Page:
What does this mean for our poo? Quite simply, fibre supports an efficient transit time: poo passes through the gastrointestinal tract at an appropriate rate. This is important because a sluggish bowel may encourage poo to remain in the bowel for too long, with waste products such as detoxified hormones being re-absorbed through the gut wall and back into the bloodstream. Fibre also adds bulk: a softish, bulky pooh is easier to pass.
Poo also contains bile; produced by the liver, bile is involved in the digestion of fats and plays a part in the digestion and absorption of fat-soluble micronutrients such as the vitamins A,D, and E.
As well as fibre, water and bile, poo contains bacteria. The gut is home to about 100,000 billion bacteria and other micro-organisms: this flora and fauna is referred to as the gut microbiome. Waste material collects in the large bowel, or colon, where some 1,000 different types of bacteria – some helpful, others less so – live. As the waste passes along the large bowel, it picks up some of these bacteria and they are removed along with the other waste when we pooh.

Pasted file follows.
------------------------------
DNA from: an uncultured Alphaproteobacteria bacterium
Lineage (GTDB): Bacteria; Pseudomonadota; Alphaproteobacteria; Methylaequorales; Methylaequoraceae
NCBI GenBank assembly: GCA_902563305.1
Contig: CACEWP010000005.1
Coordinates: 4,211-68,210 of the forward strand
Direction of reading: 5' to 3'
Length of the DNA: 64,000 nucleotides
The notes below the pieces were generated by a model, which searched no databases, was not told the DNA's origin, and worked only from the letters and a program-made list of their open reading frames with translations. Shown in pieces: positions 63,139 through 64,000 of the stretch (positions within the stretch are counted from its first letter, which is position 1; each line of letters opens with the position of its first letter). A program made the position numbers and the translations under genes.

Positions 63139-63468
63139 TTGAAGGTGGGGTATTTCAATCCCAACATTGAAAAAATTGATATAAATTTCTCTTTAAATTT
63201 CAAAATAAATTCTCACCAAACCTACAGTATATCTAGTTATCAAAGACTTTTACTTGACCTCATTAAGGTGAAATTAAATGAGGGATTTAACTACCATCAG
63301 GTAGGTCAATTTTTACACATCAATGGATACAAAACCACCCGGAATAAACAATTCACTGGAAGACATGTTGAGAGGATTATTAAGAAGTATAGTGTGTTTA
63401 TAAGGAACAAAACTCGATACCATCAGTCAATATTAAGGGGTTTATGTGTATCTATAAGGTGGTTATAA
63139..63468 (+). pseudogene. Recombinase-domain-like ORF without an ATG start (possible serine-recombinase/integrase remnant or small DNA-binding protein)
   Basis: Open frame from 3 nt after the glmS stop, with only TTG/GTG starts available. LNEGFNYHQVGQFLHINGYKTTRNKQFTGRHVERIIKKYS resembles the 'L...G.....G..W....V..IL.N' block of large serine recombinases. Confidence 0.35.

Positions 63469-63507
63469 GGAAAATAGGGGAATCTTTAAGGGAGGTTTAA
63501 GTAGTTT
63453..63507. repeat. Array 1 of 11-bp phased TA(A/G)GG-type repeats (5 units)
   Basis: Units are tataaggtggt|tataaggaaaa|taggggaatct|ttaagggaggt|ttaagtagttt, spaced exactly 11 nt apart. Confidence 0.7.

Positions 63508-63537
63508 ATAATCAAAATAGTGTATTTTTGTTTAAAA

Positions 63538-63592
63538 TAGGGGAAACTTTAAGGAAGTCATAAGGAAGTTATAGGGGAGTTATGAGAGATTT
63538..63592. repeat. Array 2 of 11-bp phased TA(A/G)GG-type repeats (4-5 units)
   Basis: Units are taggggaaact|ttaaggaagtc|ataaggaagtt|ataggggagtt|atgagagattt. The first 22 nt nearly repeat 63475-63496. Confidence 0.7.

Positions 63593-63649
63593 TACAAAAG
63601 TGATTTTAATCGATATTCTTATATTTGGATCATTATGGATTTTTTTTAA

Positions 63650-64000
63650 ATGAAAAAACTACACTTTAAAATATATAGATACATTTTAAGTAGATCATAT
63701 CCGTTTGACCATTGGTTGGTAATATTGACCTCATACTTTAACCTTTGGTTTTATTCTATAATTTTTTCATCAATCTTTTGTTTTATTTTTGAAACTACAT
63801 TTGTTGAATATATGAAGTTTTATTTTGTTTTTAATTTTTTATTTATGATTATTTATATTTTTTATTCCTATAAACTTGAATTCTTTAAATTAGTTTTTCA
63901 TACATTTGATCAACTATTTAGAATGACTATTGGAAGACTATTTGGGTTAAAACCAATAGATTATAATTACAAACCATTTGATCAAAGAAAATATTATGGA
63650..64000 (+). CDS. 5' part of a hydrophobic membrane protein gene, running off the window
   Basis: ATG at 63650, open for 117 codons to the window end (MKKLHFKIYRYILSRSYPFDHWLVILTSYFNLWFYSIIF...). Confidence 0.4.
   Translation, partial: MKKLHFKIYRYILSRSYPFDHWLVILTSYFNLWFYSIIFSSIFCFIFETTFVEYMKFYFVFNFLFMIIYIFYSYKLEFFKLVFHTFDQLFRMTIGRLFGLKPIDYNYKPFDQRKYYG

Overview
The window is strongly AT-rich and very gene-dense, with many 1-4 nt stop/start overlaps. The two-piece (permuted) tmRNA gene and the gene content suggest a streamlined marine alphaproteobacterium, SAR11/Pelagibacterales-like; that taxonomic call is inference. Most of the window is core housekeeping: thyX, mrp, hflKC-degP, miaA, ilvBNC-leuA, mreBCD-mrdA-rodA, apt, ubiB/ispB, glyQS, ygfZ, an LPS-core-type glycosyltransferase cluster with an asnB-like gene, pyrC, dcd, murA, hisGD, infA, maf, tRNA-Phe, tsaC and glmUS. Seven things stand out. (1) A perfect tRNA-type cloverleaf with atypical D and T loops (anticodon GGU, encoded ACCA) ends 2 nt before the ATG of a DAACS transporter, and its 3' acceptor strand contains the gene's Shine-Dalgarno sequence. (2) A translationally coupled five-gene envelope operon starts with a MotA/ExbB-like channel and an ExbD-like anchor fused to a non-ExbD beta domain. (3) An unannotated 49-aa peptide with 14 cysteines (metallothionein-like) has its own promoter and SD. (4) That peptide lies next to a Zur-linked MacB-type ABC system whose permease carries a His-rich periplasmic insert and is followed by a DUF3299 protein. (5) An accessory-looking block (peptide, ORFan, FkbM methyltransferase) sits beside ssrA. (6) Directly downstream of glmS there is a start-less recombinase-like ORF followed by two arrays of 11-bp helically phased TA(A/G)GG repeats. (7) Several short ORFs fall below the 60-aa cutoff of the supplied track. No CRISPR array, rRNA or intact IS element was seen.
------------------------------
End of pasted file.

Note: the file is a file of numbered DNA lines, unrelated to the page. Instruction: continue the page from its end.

Our gut bugs are central to our health: the appropriate balance is important. Some species create vitamin K and the water-soluble B vitamin group as well as metabolites such as butyrate that play a part in gut health. A healthy microbiome is now thought to contribute to reduced risk from certain infections, including Covid-19, and research studies are currently exploring whether a healthy microbiome enhances vaccination effectiveness. A transit time that is either too quick or too slow may contribute to an imbalance in the gut microbiome, with associated consequences for health.
How can we tell if our poo is ‘healthy’?